Saturday 15th Jun 2024


Jews in Voehl, Hesse Germany


Historical background and Jewish cultural goods

by Karl-Heinz Stadtler
Translated by Kimberley Simon

Karte des Fürstentum Waldecks 1789
©Thomas Höckmann 2005

Itter dominion- district of Voehl

The medieval Ittergau which extended from Herzhausen located at Lake Eder to Lake Diemel developed in the 12th century into the Itter dominion, later becoming the district of Vöhl. In connection with the peace settlements of the Thirty Years’ War the 20 villages became an enclave of Hesse-Darmstadt, located between Waldeck and Hesse-Kassel. The following map shows that the dominion of Itter itself had exclaves in Waldeck which were Höringhausen, Eimelrod, Deisfeld and Hemmighausen.

The Landgraviate which later became the Grand Duchy of Hesse- Darmstadt was definitely not a state friendly towards the Jewish community as several “Judenordnungen” prove. However, they allowed Jewish families to settle possibly to improve and strengthen their economy. The Jewish community consisted of families from Vöhl but also from neighboring villages like Marienhagen, Basdorf and Oberwerba. An equally large community developed in Höringhausen and smaller ones could be found in Altenlotheim and Eimelrod. When looking at the total population of these villages one can see that about 15 to 20 percent of its population consisted of Jewish families.

The oldest written record of a Jew in Vöhl dates back to 1682. By 1705, 8 houses in Vöhl were owed by Jews and only half a century later the number of Israelis as they were often called had risen to about 140.

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Synagogue in Voehl

The inside of the main room on the occasion of a memorial ceremony on the “Reichspogromnacht” on November 9th 1938.

In 1827 the Jews from Vöhl, Marienhagen, Basdorf, and Oberwerba built a synagogue which at the time served as a school for Jewish children until 1881. The building was hidden between the surrounding houses since it wasn´t different in its appearance. From the outside the main room which extends over three floors right next to entrance on the right side and which was used for services was not visible.


Until 1881, the left part of the building was used by the teacher and his family as living quarters. This man was Salomon Bär who had a good pedagogical education and was considered honorable in the village.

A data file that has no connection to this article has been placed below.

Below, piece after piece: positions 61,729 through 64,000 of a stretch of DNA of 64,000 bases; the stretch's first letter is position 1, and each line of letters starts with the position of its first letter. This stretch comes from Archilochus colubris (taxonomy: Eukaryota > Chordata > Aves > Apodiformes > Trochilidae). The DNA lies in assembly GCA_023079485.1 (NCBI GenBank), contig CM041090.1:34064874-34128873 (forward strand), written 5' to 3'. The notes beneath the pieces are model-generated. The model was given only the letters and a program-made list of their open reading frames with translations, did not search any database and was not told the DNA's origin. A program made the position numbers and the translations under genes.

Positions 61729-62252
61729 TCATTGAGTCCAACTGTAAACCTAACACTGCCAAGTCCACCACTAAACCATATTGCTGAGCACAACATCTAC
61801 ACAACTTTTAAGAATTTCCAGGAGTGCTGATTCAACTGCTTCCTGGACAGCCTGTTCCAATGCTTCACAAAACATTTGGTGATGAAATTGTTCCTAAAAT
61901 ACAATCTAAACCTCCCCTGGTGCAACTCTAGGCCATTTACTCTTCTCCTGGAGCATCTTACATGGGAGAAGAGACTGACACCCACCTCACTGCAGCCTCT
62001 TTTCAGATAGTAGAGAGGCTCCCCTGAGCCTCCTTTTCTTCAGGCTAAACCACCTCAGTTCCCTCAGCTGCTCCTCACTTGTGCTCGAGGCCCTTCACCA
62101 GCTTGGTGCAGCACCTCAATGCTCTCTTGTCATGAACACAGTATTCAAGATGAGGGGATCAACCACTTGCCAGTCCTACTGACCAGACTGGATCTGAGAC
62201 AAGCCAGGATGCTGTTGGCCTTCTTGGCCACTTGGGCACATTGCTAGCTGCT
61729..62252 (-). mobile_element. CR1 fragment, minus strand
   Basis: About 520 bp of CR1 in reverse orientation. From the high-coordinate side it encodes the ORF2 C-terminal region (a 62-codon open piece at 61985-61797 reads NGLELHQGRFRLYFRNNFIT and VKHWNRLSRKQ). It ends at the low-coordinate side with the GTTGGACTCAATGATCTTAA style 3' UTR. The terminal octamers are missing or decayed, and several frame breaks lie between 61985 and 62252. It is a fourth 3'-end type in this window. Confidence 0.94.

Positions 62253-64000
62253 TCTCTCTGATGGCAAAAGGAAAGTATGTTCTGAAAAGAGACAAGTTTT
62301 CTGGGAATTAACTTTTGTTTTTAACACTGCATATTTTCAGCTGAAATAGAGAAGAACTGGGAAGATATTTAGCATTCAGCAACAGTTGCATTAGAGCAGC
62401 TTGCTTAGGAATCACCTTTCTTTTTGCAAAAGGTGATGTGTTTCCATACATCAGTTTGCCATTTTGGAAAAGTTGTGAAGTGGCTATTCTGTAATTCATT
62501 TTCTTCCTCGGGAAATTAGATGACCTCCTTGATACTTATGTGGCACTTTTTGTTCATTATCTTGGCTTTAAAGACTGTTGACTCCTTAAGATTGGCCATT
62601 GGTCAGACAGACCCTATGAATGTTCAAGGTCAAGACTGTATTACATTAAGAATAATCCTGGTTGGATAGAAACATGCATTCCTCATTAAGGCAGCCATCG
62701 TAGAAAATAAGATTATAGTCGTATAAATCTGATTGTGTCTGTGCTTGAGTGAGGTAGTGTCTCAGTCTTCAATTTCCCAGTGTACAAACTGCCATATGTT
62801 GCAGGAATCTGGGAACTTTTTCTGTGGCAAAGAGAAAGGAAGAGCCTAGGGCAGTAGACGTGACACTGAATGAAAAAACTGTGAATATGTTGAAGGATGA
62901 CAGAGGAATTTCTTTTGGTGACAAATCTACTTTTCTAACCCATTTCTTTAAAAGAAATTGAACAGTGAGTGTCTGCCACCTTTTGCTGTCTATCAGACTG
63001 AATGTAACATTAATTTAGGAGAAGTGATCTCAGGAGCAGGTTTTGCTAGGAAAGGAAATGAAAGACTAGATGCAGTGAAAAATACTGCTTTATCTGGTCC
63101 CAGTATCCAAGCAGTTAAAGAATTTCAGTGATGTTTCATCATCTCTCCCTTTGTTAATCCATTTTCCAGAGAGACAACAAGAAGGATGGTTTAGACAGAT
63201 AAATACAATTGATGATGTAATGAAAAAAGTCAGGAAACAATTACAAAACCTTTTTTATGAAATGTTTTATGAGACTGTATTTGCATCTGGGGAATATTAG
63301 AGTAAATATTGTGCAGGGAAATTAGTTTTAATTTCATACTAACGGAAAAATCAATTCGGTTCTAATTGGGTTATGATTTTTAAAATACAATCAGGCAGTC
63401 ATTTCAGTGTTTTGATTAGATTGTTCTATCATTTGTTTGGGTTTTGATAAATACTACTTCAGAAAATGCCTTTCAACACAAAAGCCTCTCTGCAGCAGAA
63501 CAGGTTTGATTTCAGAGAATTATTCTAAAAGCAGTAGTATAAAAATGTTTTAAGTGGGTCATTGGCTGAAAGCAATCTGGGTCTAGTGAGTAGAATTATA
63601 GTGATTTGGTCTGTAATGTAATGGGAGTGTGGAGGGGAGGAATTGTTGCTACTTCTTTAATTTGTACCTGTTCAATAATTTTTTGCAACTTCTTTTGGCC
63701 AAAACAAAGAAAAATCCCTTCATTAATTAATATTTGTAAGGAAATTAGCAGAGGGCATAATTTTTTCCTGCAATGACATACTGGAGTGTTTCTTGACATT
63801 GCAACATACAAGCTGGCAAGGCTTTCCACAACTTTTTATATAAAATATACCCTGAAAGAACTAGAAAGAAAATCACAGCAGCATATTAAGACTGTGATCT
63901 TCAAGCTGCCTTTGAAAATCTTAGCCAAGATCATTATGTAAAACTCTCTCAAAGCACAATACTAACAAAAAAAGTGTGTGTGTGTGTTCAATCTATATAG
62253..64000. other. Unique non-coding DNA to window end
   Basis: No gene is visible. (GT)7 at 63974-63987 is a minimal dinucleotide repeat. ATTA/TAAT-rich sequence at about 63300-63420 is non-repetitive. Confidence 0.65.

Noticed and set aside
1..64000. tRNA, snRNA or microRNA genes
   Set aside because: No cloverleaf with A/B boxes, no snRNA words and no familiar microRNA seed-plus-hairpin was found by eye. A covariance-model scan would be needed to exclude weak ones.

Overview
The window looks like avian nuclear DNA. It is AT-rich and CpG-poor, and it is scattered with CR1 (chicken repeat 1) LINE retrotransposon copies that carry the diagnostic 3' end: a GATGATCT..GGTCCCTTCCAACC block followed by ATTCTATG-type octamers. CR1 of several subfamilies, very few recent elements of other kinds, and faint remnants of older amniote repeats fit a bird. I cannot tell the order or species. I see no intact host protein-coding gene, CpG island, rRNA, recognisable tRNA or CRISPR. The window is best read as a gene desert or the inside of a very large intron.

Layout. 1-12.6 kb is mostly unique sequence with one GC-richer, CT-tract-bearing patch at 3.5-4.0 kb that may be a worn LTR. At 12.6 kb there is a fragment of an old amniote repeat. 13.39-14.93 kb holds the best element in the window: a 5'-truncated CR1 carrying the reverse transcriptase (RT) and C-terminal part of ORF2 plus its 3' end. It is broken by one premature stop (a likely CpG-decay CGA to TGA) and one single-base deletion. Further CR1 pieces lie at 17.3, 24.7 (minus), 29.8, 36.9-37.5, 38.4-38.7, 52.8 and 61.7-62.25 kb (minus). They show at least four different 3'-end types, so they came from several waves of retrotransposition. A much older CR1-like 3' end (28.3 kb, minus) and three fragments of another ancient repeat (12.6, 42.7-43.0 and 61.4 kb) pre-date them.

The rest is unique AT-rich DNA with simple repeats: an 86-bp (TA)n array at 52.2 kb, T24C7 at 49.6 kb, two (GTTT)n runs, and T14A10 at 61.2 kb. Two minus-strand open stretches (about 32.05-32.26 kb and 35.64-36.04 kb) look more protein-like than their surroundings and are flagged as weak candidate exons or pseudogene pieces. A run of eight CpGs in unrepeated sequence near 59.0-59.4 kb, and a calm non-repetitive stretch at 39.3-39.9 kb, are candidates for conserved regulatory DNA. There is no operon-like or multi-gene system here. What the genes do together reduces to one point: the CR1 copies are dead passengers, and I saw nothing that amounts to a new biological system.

In 1938 (August) probably under pressure from the state the 13 remaining Jews sold the synagogue to a Christian family which is why the building survived the “Reichspogromnacht” on November 9th 1938, Hitler´s rule and the Second World War. The main room was used as a building material store until 1974 after which it served as a drying room for laundry. Thanks to that it remained mostly untouched with its starry blue sky and the women´s gallery which goes almost all around the building.

The Jewish cemetery

Three years after the construction of the synagogue its members sought the permission to have a Jewish cemetery at the village´s border which got granted by the community council. Before that, they were probably buried at the cemetery in Frankenau, back then about 3 hours´ walk away.

During Hitler´s rule the cemetery was vandalized twice. In 1941 the head of government in Kassel ordered the closure of all Jewish cemeteries in the then district of Frankenberg. In some places the order was not followed as promptly as in Vöhl where the cemetery was completely leveled. Gravestones where used by citizens to build their houses and by the end of the war only 45 stones were left. Those had to be put back on the cemetery by orders of the Occupying Powers.


Home of Ascher Rothschild

Rich traders – poor guys

Several big houses of today’s Vöhl were built and inhabited by Jews. One of the wealthiest ones was merchant, trader, and moneylender Ascher Rothschild who in the 1830´s built a noticeable house in the center of the village. In the building was a mikvah which was probably also available for other families. After 1881 it also housed the Jewish school. He even financed the construction of the ship that was built by the protestant church and which had to be torn down around 1840 due to poor condition.